This is a synthesis of a lot of concepts that I was aware of and have read about, indeed the well-read won't find much new here. Calling her concept "scout mindset" vs. "soldier mindset" is a cheesy way to refer to these ideas, and seems to be tailor-made ideas to build a book around, but I guess that's what people do. Among others, Kahneman and Tetlock are well covered in this book. I don't really mind this as I enjoy being reminded of these concepts periodically. One of the last concepts she co This is a synthesis of a lot of concepts that I was aware of and have read about, indeed the well-read won't find much new here. Calling her concept "scout mindset" vs. "soldier mindset" is a cheesy way to refer to these ideas, and seems to be tailor-made ideas to build a book around, but I guess that's what people do. Among others, Kahneman and Tetlock are well covered in this book. I don't really mind this as I enjoy being reminded of these concepts periodically. One of the last concepts she covered was one of the best, and that was how common it is for people to wrap their identities up in certain ideologies. For example, if I self-identify as a Republican or a Democrat, it can lead to discounting any ideas that don't jive with the ideology without really looking for the truth. This is certainly very common and none of us are immune. We should perhaps avoid identifying with ideology, rather striving to choose an independent ideology and assessing ideas on their merit, rather than on what someone tells you the merit is.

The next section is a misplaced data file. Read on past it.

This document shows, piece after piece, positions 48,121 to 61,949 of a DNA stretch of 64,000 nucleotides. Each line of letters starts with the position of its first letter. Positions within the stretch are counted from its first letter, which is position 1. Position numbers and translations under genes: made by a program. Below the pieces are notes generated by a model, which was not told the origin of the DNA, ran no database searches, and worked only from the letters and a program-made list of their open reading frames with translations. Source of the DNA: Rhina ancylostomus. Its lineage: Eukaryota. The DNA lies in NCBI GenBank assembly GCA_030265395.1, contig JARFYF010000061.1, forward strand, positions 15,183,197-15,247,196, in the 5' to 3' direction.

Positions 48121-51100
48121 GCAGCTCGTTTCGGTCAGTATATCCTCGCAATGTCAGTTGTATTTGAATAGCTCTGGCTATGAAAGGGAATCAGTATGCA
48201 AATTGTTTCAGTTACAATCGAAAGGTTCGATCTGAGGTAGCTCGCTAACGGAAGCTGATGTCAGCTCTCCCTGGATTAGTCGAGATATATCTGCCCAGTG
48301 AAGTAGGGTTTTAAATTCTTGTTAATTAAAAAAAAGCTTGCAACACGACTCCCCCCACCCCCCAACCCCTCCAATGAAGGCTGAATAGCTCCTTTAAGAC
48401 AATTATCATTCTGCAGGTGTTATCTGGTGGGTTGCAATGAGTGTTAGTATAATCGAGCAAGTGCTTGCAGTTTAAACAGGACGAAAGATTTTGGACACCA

16. 5 out of 5

    Nick de Vera

    meta, soldier mindset: i want to five-star and promote this book, see My Tribe become popular and influential. some welcome pushback against the increasingly annoying "use cognitive biases to trick yourself into becoming smarter/happier/successful" trend in pop psych. i think soldier mindset is still too valuable to give up. maybe the synthesis would be something like sociometer theory: scout mindset at all times in your own head, take off or put on the soldier mask as needed. meta, soldier mindset: i want to five-star and promote this book, see My Tribe become popular and influential. some welcome pushback against the increasingly annoying "use cognitive biases to trick yourself into becoming smarter/happier/successful" trend in pop psych. i think soldier mindset is still too valuable to give up. maybe the synthesis would be something like sociometer theory: scout mindset at all times in your own head, take off or put on the soldier mask as needed.

  17. 4 out of 5

    Travis Rebello